Spring has arrived in Washington, D.C., and with it, the National Cherry Blossom Festival. The annual celebration runs for two weeks in early spring, when the 3000 cherry trees around the so-called Tidal Basin, an artificial inlet not far from Washington's grassy National Mall, blossom into clouds of white and pink. The Festival includes parades, concerts, boat cruises on the Potomac River and special museum exhibits. This year, the poster seen all over town advertising the Cherry Blossom Festival events is the work of a Chinese-American artist.
Joan Lok, a slender woman in her early forties with a mane of dark hair, is a community affairs specialist by profession and an artist by avocation. Her poster for the Cherry Blossom Festival was chosen from among many other entries in an annual competition.
“The work is basically watercolor and ink on rice paper,” she says. “It is done freehand, without a sketch, and the scenery is of the Tidal Basin when the cherry trees are in bloom. Throughout the entire painting you see a lot of pink, and little white cherry blossom flowers. Of course with the Jefferson Memorial, white marbled, and blue skies, and the reflection.”
Joan Lok grew up in Hong Kong. She says she always wanted to paint, and always had a flair for it -- as a schoolgirl, she was the one asked to make the stage decorations for the school play or to participate in art competitions. But her parents had other ideas.
“You know, I'm from Hong Kong, the Chinese culture,” she says, “and even though my parents really appreciated my talent in painting, they are from the old school. They really think that art is not a job or a profession. And therefore, although they encouraged me to continue to do it, they encouraged me to do it as a hobby, not as a profession.”
So, to please her parents, Joan enrolled in the Hong Kong Polytechnic University to study hotel management. To please herself, in the evenings she took courses at the School of Fine Arts. But it was studying hotel management that changed the course of her life, by bringing her to the United States.
“I never thought of even traveling overseas, when I was in Hong Kong,” she recalls. “It was just not something I thought of. And then I was studying hotel management in the Hong Kong Polytechnic, and one year on the bulletin board Walt Disney World was looking for exchange students,” says Joan Lok. “I actually had no intent to apply, but I remember one morning waking up and having nothing else to do, and I just typed up my resume and thought, 'let's give it a try'. And I put that in, I went for the interview, and before I knew it I got selected, and then I was on a plane and came to America.”
It was 1983, and Joan Lok was all of 21 years old. After an 18-hour flight she arrived in Orlando, Florida, where Disneyworld is located.
“I do have to say that Walt Disney World gave us almost royal treatment,” she says. “They had a representative welcoming us at the airport, and of course, Florida being a very happy, sunshine state, when we landed it was completely different from the urban setting that I came from in Hong Kong. I mean the sky was blue, and the people were friendly, and I immediately loved where I am.”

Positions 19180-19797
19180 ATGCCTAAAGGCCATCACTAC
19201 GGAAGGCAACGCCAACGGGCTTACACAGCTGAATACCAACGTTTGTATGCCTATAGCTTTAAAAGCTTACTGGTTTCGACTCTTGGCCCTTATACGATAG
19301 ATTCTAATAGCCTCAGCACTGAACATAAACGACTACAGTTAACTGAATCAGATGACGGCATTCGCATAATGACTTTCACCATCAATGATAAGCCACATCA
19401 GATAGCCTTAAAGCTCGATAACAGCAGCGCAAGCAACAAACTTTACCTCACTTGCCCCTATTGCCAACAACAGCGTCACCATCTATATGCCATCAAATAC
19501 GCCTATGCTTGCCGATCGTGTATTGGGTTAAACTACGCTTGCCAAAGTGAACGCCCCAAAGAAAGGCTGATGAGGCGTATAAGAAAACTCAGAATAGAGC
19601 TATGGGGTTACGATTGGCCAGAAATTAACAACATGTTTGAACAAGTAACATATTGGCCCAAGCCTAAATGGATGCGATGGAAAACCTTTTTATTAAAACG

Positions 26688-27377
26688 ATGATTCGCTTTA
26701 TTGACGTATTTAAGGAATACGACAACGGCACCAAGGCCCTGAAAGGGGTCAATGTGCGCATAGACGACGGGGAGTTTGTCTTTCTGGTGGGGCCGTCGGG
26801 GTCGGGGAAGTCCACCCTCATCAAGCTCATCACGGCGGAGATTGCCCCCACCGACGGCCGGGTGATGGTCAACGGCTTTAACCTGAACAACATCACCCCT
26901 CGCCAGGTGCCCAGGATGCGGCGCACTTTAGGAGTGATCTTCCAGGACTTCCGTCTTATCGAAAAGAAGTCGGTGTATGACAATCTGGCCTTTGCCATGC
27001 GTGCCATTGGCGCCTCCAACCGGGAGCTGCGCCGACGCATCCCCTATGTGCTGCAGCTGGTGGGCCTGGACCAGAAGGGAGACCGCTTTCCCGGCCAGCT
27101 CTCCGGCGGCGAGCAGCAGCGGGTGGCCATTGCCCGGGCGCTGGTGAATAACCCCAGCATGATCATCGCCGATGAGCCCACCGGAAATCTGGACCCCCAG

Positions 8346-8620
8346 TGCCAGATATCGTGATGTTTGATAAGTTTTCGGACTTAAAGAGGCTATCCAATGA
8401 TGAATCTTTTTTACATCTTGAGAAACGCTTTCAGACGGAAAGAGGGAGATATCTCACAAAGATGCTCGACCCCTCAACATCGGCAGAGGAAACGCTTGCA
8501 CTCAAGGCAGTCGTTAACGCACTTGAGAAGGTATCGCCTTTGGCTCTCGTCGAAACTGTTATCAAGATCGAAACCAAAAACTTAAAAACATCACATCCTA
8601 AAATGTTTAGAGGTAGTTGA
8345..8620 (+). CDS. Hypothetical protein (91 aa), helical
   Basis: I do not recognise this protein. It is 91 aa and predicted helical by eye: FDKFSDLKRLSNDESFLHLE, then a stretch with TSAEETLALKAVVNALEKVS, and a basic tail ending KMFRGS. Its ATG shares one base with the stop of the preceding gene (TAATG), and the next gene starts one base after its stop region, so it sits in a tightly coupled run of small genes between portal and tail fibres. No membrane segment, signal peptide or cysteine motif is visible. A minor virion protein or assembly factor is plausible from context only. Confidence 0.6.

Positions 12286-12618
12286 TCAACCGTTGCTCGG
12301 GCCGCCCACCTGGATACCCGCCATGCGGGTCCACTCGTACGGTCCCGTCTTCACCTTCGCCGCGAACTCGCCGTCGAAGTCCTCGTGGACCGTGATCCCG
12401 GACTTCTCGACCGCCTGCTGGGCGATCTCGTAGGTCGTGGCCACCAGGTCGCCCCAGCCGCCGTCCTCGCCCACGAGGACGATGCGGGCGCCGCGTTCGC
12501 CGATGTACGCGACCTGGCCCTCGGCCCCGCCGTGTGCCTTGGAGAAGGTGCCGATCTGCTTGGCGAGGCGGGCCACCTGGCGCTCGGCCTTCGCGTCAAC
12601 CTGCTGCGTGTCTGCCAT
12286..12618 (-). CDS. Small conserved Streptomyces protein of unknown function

In sunny Florida, fortune continued to smile on Joan Lok.
“The program was one year,” she says. “The first week that I arrived Walt Disney gave us a full week of orientation, and then after that we were actually to go into the pavilions to be their cultural representatives. And the first day I went in I met my future husband, and I think the rest is history, because I fell in love and I ended up marrying him and staying in the States.”
With her new husband's support, Joan enrolled in college, and received a Bachelor's degree in marketing. Then she took a break to raise two sons, who are now 14 and 8. Currently she is back in school, studying for a Master's Degree in Business Administration.
“I don't think I would have the opportunity to continue the education after putting it down for 15 years,” she says. “In some other country, if you put down your education, it's very hard to go back. But it America, I don't think that it's [held] against you. As a matter of fact, your life experience actually helps you.”
In the meantime, Joan Lok works for a federal regulatory agency as a community affairs specialist. Her field is promoting financial literacy - holding workshops and seminars to teach people how to open bank accounts, how to build assets, how to use credit wisely. She says she finds this a very fulfilling job, because it helps people better their lives. But in her free time she continues to paint, mostly delicate Asian-style watercolors on rice paper of flowers and birds and fish. She feels that her painting helps keep her in touch with her cultural heritage.
“For example, I could have become a watercolorist, and just done Western painting. But then living in America sometimes there is a certain urge for you to extend the art of calligraphy, the art of Chinese painting,” she says. “So you can connect to your homeland, to your roots, a lot better when you're practicing your art.”
Joan Lok says she hopes that her art can be a bridge between cultures and peoples. One example of this bridge is her delicate Oriental-style poster advertising this year's Cherry Blossom Festival in the American capital.